Upmarket hotels and their guests expect hotel workers to deliver impeccable service at all times and this requires a certain type of personality.
While an attentive mind is invaluable, the most important quality in a hotel worker is passion, says Fanny Man, front office manager at InterContinental Grand Stanford Hong Kong.
Ms Man has been working in the hotel industry for 17 years, including eight at the InterContinental Grand Stanford Hong Kong. Her interest in the industry began early. "I attended a dinner at a hotel when I graduated from primary school," she recalls. "The people working there impressed me with their professionalism and I started to dream of becoming one of them."
After she graduated with a degree in human resources Ms Man began to realise her dream, though like everyone she had to start at the bottom. "When I started as a concierge cashier I was responsible for check-ins and check-outs, and customer enquiries related to the hotel or Hong Kong as a tourist destination. I have always been interested in other cultures and in that job I was able to meet many tourists and people from different countries. I learned a lot about the world," she says.
As front office manager Ms Man oversees day-to-day administration. "Our frontline office has 75 staff in areas including guest relations, instant service, front desk, concierge desk, business centre and duty manager," she says. "We gather and receive requests made by guests and our staff from different departments follow up. It is extremely important for our communication to be efficient so that guests are not left waiting. For example, a guest may request an extra toothbrush or pillow through our front desk and the housekeeping department is notified through our computer system which helps us to ensure prompt delivery of service and also allows us to keep a record of different guests' preferences."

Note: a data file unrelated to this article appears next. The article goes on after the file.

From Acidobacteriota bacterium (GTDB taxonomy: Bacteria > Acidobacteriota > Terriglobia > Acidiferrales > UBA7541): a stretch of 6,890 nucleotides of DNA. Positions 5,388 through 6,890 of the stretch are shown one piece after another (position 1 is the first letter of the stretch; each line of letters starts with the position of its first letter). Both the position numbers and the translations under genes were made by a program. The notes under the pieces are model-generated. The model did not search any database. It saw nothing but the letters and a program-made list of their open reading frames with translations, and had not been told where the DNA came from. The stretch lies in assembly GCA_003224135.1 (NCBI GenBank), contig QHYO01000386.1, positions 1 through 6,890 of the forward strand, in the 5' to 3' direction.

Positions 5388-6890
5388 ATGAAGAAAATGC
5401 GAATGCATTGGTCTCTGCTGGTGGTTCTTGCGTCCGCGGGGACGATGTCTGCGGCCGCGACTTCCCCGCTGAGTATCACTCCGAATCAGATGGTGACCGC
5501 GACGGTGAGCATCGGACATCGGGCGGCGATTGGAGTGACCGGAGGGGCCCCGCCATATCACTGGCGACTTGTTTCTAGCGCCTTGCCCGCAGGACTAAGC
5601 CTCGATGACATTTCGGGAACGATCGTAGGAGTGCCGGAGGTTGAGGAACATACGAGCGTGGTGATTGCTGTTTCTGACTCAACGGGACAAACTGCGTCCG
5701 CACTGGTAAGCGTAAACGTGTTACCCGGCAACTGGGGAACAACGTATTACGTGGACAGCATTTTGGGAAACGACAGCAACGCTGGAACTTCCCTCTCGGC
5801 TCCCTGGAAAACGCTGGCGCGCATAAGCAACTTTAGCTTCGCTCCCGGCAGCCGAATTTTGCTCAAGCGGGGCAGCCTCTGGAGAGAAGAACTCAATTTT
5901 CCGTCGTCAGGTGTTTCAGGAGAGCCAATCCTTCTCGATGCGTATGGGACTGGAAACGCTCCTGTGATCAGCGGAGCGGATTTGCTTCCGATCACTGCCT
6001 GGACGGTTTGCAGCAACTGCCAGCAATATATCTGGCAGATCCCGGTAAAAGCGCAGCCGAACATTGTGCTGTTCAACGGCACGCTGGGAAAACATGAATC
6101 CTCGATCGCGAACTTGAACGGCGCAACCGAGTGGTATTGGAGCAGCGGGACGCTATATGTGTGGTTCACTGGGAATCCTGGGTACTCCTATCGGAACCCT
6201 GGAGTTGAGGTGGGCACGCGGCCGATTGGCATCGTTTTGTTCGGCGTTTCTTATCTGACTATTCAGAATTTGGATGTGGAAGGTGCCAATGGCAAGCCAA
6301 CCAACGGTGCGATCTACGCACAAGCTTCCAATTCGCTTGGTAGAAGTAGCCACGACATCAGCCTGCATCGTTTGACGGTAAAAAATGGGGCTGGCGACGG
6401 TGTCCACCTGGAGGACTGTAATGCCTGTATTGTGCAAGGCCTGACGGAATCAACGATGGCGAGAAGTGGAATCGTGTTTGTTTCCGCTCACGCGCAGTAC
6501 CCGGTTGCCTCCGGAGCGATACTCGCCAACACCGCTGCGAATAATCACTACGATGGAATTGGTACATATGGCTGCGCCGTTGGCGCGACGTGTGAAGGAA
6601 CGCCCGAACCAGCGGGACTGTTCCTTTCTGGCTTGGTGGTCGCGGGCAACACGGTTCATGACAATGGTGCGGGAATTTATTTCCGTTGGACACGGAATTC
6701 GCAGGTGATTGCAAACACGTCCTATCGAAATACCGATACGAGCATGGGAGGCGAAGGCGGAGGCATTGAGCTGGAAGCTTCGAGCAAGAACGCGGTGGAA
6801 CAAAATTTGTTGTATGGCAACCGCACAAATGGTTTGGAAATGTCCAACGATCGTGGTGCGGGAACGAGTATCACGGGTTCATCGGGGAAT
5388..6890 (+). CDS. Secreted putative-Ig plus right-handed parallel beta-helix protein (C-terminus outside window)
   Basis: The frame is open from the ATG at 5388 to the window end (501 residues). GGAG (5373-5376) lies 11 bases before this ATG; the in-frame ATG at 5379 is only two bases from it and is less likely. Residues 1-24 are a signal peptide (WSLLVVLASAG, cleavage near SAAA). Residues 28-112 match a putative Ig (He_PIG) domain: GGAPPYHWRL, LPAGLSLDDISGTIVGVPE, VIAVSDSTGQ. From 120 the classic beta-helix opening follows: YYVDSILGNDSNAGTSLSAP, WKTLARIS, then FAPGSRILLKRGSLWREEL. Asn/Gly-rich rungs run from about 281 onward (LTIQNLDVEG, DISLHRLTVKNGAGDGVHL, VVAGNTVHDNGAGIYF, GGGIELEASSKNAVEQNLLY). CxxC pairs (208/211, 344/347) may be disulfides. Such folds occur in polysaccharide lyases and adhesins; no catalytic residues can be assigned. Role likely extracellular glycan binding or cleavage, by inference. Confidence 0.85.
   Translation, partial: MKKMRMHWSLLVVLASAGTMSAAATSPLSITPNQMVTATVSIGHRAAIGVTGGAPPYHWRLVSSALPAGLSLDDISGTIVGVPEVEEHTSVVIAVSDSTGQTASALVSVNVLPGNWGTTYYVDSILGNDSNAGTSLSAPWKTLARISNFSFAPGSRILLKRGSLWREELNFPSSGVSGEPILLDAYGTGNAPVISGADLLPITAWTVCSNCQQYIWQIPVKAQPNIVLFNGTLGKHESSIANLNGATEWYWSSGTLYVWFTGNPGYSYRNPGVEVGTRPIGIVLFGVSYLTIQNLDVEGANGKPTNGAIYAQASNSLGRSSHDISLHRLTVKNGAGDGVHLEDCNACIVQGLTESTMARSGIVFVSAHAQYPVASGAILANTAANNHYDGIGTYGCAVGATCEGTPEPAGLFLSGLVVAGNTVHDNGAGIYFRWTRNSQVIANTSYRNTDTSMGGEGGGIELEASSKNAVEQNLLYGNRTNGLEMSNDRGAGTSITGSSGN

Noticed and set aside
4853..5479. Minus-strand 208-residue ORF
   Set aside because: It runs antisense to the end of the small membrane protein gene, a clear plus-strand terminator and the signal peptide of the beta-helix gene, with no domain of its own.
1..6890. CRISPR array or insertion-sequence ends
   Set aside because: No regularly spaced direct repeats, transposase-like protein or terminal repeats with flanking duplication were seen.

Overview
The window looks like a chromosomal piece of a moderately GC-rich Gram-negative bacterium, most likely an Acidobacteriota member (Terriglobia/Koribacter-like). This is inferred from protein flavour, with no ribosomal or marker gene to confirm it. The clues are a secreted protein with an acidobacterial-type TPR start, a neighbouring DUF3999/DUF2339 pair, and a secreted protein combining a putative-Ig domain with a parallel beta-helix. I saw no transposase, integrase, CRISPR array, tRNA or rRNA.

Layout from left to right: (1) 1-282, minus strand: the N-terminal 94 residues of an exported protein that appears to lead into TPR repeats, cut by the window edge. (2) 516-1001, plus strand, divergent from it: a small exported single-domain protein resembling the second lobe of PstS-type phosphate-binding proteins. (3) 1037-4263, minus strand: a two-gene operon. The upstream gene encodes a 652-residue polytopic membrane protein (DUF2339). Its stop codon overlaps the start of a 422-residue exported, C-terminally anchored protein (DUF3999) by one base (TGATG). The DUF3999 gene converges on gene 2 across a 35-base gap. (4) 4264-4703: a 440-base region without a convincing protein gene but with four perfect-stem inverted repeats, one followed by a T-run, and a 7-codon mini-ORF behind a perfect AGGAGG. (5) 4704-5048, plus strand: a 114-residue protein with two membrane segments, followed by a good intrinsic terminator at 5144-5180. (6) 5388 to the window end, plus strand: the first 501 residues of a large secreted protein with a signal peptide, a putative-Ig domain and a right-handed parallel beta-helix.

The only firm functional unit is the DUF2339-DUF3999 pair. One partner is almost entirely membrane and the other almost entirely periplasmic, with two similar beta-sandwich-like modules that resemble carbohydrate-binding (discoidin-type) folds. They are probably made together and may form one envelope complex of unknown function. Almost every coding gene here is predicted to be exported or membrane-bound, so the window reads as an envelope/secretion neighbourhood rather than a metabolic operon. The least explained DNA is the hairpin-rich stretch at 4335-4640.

Prompt delivery and the personal touch have become more significant in the last decade as people have become better travelled. According to Ms Man, guests have also become more demanding. "Experience has taught them what they can expect from a world-class hotel and moreover they expect it in a timely fashion. Business travellers, especially, have limited time for their requests to be fulfilled," she notes.
Working in a hotel can be challenging at times such as being aware of guests' cultural differences. "Some guests have different requests relevant to their customs and of course we want to make them feel comfortable," Ms Man explains. "For instance, from sundown on Friday until Saturday evening, it is a Jewish custom that no electrical devices can be touched. So it's important that our staff are aware of this and that we know in advance which guests this might affect, to avoid embarrassment and so we can show our sensitivity."
Ms Man's job also includes some staff recruitment and training, which the InterContinental emphasises. Simon Sung, director of human resources notes, "We are serious about staff training. We have a learning centre on the 17th floor which includes two training rooms and a library which used to be guest rooms. It provides a complete range of in-house support for all aspects of the staff's many jobs. We believe that a lively and friendly work environment breeds cheerful staff members who will deliver pleasant service. Therefore we encourage our staff to take initiatives to become better people."
The hotel also offers more large-scale professional development. Ms Man, for instance, has been to Cornell University for a course and to InterContinental Hotel Grand Seoul in South Korea for further training.
Ms Man believes the most important prerequisite for hotel frontline staff is passion. "Academic qualifications count for something but mostly you have to really want to please the guest and encourage them to come back to Hong Kong and to your hotel. If you are that type of passionate person then this is a job that you will really enjoy."